[SI-LIST] Re: Tightly coupled VS loosely coupled diff pairs

  • From: MikonCons@xxxxxxx
  • To: hali@xxxxxxxxxxxxxx, si-list@xxxxxxxxxxxxx
  • Date: Wed, 12 Sep 2001 16:37:41 EDT

In a message dated 9/10/01 4:04:36 PM Pacific Daylight Time, 
hali@xxxxxxxxxxxxxx writes:

> Some folks claim that loose coupling is better because it results in less
> reflection due to intra-pair trace spacing changes (hence impedance
> mismatches) in connector pin fields, in device break-out area and associated
> vias. You didn't say much about that. Just wondering, have you ever
> quantified that particular reflection effect?
> Around the same impedance matching issue, is it not the case that in some
> applications there is a need to tightly match both single-ended and
> differential impedances? If that is the case, is it then always right that
> tight coupling is better than loose coupling?


First item:  Where the trace pairs split upon entering the connector pin 
fields, there are two options; viz, the traces can be widened to maintain the 
differential impedance or the trace width can be maintained and balanced 
against the parasitic capacitance of the pin through-hole to achieve Zo 
continuity. For critical (>2 GBPS) lines, I combine both techniques in the 
pin field, depending on how far the penetration into the field. This takes a 
reasonable modeling effort to accomplish, but I like to make SI a "non-issue"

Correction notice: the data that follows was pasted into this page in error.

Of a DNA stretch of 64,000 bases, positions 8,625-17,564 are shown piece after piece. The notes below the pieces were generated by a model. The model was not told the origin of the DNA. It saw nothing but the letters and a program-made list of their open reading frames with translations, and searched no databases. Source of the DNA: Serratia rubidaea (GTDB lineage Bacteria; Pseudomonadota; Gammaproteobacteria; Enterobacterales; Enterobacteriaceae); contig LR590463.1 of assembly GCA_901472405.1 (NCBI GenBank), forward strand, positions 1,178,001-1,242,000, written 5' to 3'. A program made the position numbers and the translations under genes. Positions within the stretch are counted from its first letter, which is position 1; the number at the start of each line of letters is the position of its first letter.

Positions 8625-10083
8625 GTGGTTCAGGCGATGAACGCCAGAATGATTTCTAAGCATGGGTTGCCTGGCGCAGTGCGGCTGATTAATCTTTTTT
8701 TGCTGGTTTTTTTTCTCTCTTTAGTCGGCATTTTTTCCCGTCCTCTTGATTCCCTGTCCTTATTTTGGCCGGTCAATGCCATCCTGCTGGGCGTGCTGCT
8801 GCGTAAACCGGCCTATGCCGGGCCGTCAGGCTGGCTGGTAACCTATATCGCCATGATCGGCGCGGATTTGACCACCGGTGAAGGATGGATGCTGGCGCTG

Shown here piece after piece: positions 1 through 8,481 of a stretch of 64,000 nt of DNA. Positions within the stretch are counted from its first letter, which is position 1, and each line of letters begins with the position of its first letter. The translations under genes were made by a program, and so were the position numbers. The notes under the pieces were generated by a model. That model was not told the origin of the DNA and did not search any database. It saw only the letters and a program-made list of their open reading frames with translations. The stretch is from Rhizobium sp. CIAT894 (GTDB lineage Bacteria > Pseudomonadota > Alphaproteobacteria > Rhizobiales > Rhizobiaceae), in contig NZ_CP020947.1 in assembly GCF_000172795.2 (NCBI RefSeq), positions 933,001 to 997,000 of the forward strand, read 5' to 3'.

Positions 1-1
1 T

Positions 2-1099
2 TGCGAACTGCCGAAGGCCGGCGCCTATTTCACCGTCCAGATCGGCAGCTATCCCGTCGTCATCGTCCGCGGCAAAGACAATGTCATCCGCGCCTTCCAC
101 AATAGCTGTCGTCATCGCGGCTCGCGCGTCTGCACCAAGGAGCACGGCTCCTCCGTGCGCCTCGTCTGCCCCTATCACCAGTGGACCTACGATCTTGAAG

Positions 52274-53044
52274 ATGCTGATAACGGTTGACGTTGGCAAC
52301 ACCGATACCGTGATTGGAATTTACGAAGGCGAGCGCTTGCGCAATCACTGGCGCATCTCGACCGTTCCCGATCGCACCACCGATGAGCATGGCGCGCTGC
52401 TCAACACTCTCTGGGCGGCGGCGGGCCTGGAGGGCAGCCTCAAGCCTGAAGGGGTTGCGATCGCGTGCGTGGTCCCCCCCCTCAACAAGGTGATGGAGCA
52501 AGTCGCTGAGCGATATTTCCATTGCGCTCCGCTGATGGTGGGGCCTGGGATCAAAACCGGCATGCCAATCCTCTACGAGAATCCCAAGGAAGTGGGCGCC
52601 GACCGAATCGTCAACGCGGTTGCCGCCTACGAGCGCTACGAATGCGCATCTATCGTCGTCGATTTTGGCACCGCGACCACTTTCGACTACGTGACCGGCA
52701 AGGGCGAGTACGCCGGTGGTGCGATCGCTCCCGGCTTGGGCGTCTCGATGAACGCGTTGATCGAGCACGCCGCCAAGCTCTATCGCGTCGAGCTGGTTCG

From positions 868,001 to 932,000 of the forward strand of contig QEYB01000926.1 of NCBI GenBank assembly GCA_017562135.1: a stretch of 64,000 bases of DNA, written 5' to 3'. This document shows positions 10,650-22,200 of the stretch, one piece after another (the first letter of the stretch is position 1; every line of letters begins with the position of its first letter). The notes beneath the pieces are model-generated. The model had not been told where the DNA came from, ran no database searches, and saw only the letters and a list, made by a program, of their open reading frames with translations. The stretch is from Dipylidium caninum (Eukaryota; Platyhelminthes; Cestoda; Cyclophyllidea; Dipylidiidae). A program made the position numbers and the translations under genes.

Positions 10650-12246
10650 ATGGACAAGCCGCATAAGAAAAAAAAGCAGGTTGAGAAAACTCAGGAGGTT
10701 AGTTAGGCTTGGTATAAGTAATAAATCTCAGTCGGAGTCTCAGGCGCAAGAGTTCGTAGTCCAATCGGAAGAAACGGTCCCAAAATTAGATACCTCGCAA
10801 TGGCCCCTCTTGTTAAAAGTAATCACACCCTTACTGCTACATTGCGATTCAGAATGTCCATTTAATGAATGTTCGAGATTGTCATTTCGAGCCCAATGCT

for cutting-edge designs.

Second item: Unfortunately, one invariably gets into trouble by assuming 
anything is "always right." I have found that maintaining the accuracy of the 
differential impedance is most beneficial for CML systems. For complimentary, 
single-ended logic systems, the clocks are generally (inherently) slower 
because the unbalanced technology is more susceptible to parasitics, unequal 
transition slew rates, induced supply ripple, etcetera. As a consequence, the 
tight matching of even and odd impedances you question above is of less 
importance. If you are pushing to the higher speeds, I recommend you look to 
balanced CML technology which better tolerates fluctions in even-mode signals 
and responds more accurately to the differential signal.


Michael L. Conn
Owner/Principal Consultant
Mikon Consulting

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